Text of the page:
High Country Conservation Center hosts events Saturday | SummitDaily.com

High Country Conservation Center hosts events Saturday

This Saturday, March 28, people all over the world will turn off their lights for an hour to raise awareness about energy consumption, conservation and global climate change.

Earth Hour started in Australia and has since spread to more than 152 countries, said Jessie Burley, High Country Conservation Center.

The Summit County nonprofit will host an event Saturday during Earth Hour, from 8:30 p.m. to 9:30 p.m., for those who want to enjoy the dark at an outdoor bonfire.

The fire will be lit between HC3’s location, at 518 Main St. in Frisco, and its neighboring candy store, Foote’s Rest.

The bonfire is free to attend, Burley said, and the store will have s’mores and libations for sale.

Those who want to participate in Earth Hour at home can simply turn off their lights and electronics and enjoy activities by candlelight.

Visit A-Basin for ‘Save Our Snow’ environment party

Before the bonfire, the HC3 folks will be at Arapahoe Basin Ski Area for Save Our Snow, an event to promote sustainability and raise funds for the nonprofit.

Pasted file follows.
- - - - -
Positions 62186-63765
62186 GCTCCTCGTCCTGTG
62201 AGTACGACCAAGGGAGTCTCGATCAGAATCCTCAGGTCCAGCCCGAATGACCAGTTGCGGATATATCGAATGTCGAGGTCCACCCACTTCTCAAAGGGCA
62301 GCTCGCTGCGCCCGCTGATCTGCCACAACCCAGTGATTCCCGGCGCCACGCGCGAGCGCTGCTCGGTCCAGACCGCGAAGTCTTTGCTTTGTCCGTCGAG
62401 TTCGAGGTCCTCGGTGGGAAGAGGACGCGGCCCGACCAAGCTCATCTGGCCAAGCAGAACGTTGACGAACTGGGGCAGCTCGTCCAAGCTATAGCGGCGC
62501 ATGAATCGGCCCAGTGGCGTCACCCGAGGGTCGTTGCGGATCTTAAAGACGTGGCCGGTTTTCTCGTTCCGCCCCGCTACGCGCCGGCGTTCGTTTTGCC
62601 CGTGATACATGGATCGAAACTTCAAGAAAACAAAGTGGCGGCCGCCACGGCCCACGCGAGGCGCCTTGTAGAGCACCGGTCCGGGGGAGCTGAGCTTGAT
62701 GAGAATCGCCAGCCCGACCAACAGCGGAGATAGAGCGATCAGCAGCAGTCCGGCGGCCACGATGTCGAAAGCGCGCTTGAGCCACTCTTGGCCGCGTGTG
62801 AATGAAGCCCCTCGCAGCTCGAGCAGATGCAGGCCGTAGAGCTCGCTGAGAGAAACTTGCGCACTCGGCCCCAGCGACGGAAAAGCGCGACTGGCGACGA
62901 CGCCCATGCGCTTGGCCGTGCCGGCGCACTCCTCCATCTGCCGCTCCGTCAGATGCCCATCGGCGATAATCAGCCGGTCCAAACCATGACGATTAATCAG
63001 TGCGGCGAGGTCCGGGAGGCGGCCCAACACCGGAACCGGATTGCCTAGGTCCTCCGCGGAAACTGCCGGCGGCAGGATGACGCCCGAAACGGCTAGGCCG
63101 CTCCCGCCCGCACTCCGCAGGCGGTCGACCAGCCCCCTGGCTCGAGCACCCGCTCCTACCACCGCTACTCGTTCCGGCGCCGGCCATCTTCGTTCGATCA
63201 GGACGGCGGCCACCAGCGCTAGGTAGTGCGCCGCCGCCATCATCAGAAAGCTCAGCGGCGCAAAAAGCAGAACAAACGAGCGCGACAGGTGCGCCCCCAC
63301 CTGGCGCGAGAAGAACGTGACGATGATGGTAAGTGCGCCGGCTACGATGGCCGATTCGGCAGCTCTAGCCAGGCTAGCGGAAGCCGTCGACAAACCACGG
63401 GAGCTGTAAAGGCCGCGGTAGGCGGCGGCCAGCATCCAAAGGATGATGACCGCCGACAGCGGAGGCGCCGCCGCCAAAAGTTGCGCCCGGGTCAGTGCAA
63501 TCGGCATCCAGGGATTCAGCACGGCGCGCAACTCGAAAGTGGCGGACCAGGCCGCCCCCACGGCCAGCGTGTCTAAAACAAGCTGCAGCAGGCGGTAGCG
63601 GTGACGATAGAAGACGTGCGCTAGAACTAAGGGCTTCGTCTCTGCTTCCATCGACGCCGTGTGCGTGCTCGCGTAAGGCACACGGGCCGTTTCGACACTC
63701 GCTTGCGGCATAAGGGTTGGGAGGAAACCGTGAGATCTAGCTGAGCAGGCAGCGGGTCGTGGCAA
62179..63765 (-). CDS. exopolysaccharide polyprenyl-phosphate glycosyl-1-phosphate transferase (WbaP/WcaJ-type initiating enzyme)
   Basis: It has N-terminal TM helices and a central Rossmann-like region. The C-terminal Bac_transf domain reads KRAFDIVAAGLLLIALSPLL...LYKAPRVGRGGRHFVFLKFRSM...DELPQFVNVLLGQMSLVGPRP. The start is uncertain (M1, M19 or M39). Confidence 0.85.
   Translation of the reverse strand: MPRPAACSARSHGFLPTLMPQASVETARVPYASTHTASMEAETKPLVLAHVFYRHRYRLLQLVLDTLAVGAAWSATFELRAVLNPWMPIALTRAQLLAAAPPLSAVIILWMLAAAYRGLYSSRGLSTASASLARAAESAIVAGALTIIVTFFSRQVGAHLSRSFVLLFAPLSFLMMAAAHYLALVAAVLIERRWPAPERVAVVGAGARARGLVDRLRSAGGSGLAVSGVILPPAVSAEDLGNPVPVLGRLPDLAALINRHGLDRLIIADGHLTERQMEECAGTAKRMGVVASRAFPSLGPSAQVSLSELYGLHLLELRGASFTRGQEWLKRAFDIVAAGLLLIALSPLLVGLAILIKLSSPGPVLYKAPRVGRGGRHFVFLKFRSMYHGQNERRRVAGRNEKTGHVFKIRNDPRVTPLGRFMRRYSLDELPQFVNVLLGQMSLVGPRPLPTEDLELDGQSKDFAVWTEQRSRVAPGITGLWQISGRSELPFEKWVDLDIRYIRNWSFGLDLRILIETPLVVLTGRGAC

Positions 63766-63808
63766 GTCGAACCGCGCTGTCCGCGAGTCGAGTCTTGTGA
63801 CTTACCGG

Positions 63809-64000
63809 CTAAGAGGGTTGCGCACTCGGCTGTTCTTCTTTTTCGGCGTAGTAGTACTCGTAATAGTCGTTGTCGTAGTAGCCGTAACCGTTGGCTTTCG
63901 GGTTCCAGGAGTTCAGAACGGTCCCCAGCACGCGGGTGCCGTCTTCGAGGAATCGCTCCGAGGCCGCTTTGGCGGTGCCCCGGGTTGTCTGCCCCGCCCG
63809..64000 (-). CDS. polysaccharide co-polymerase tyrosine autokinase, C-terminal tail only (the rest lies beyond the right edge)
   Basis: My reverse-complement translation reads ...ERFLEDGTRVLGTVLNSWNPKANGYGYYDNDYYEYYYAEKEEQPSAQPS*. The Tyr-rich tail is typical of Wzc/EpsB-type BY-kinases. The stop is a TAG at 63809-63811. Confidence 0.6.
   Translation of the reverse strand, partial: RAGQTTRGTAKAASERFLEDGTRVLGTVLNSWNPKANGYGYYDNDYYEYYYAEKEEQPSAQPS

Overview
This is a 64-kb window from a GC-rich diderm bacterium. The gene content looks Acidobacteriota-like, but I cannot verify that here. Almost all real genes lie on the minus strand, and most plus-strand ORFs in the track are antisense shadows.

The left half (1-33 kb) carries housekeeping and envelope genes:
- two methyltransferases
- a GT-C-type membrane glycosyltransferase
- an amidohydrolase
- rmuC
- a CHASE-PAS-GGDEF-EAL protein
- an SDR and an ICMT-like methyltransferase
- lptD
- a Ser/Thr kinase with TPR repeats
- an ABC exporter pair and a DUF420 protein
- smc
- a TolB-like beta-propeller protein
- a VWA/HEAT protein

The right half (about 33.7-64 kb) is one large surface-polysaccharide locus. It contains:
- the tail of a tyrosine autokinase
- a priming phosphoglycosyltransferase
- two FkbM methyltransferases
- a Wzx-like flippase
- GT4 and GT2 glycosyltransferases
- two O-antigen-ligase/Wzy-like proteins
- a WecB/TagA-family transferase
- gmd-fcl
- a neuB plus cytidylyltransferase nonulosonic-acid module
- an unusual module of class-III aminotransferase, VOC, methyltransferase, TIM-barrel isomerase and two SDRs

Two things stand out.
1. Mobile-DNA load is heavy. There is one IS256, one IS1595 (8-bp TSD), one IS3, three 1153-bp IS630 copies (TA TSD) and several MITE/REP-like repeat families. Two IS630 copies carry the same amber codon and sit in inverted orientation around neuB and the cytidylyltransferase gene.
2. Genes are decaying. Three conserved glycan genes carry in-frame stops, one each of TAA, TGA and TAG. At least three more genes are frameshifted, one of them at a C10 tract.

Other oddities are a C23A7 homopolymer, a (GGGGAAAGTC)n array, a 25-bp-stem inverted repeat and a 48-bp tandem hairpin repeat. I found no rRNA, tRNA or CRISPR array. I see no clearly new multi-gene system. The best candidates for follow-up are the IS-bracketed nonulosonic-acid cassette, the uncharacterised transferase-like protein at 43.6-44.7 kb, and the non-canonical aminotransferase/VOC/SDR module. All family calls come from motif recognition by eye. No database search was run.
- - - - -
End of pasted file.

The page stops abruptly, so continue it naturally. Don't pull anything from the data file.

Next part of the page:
A tent village in the base area will feature Summit County and Colorado businesses and organizations — including Summit Soap Co., Patagonia, Clif Bar, Earthspun Apparel and Leave No Trace — showcasing their products and environmental initiatives.

Snowriders International will talk about their mission and efforts to protect the environment, and Never Summer, Meier, Faction, Skilogik, Albritton and Unity will demo their skis and boards for free or for a small donation to HC3.

The Big Onions will play live music from 11 a.m. to 2 p.m. on the ticket office steps, and The Jaredd Reed Band will be perform in the base area from 1 p.m. to 4 p.m.

The event will feature a silent auction and raffle drawing at 2 p.m., and A-Basin will offer discounted $69 adult lift tickets for the day, with $20 of that going to HC3.

All proceeds from the event will benefit HC3, and last year the nonprofit received about $7,000 from Save Our Snow.

Celebrate with the Continental Divide Land Trust

The Continental Divide Land Trust’s eighth annual Phantom Ranch Ball takes place Wednesday, April 1. The local nonprofit preserves open space through land preservation agreements, stewardship and public education.

Each ticket to the event is a chance to win this year’s door prize drawing of the original framed watercolor painting “Giberson Ranch View — August” by Sandi Bruns. The piece was created for the event on one of CDLT’s conserved properties.

Proceeds from the event fund CDLT’s land conservation programs. Tickets are $25 and will be available until Wednesday. To buy tickets, call CDLT at (970) 453-3875 or order online at http://www.CDLT.org. Be sure to put “PRB Tickets” in the memo line.

CDLT will also be celebrating this week the retirement of its executive director, Leigh Girvin, who led the nonprofit for 13 years.